From London to New York, Ewan and Charley chased their shadows through Europe, the Ukraine, Kazakhstan, Mongolia and Russia, across the Pacific to Alaska, then down through Canada and America. But as the miles slipped beneath the tires of their big BMWs, their troubles started. Exhaustion, injury and accidents tested their strength. Treacherous roads, unpredictable weather and turbulent politics challenged their stamina. They were chased by paparazzi in Kazakhstan, courted by men with very large guns in the Ukraine, hassled by the police, and given bulls' testicles for supper by Mongolian nomads.
And yet despite all these obstacles they managed to ride over 20,000 miles in four months, changing their lives forever in the process. As they traveled they documented their trip, taking photographs, and writing diaries by the campfire. "Long Way Round" is the result of their adventures – a fascinating, frank and highly entertaining travel book about two friends riding round the world together and, against all the odds, realizing their dream.
"A Brother's Journey; Surviving a Childhood of Abuse" by Richard B. Petzer. Warner Books, 272 pp., $21.95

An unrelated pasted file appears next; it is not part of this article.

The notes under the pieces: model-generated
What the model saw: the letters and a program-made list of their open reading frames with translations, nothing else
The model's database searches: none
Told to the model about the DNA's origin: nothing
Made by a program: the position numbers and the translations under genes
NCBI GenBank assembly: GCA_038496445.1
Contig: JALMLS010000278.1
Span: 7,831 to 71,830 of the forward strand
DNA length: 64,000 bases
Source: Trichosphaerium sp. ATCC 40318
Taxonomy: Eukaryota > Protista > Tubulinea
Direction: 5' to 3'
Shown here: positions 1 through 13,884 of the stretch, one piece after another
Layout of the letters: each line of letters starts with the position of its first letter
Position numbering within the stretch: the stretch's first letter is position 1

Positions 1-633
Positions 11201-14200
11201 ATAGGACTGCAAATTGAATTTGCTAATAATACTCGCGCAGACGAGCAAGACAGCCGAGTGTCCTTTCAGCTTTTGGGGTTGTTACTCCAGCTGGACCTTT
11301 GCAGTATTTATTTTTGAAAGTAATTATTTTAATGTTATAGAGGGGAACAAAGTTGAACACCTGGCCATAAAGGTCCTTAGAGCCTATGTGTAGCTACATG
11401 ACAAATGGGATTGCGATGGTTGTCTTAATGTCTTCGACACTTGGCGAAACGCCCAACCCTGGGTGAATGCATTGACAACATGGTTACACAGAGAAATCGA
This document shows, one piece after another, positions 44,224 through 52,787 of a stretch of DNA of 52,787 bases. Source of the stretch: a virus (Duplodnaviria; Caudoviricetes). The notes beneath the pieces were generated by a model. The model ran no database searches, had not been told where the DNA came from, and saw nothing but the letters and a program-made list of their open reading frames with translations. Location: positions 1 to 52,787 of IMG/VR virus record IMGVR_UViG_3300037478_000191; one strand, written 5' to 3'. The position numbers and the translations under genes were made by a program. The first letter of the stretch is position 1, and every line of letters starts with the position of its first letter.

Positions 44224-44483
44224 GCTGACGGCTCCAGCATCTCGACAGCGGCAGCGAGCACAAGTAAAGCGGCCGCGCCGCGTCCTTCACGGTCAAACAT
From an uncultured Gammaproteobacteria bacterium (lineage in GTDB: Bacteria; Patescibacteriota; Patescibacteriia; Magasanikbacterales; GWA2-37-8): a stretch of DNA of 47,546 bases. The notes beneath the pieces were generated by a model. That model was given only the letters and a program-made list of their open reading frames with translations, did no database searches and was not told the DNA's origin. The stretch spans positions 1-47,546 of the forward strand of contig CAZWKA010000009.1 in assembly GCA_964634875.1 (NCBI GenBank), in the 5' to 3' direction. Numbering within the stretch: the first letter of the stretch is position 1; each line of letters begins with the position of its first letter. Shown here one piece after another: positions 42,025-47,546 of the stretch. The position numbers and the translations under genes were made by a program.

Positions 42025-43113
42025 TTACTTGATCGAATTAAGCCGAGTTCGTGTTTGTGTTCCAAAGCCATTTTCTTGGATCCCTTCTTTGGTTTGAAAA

In "A Child Called 'It,'" a book that has sold millions of copies around the world, Dave Pelzer told a story of horrific abuse, describing the terrible treatment he received at the hands of his mother and his brother Richard. Fortunately for Dave, he was removed from the Pelzer household by the time he was twelve years old.
Unfortunately for Richard, his mother needed a new scapegoat for her wrath, a new target for her alcohol-fueled anger. Turning to her middle son, she began treating him the same way she had treated Dave. Now it was Richard who received nocturnal beatings, had Tabasco sauce poured down his throat, was denied clean clothes, and was kicked and slapped to the point of needing hospitalization. Abuse became the reality of Richard Pelzer's daily life. Yet he survived. This is his story.
We will gladly order any books you want. E-mail us at dockside@islands.vi, or call 340-774-4937.
STORE HOURS
Monday, Wednesday, Thursday, Saturday: 9 a.m. – 5 p.m.
Tuesday and Friday: 9 a.m. – 6 p.m.
Sunday: 11 a.m. – 3 p.m.
Phone: 340-774-4937
E-mail: dockside@islands.vi

Print Friendly, PDF & Email
Keeping our community informed is our top priority.
If you have a news tip to share, please call or text us at 340-228-8784.

Support local + independent journalism in the U.S. Virgin Islands

Unlike many news organizations, we haven't put up a paywall – we want to keep our journalism as accessible as we can. Our independent journalism costs time, money and hard work to keep you informed, but we do it because we believe that it matters. We know that informed communities are empowered ones. If you appreciate our reporting and want to help make our future more secure, please consider donating.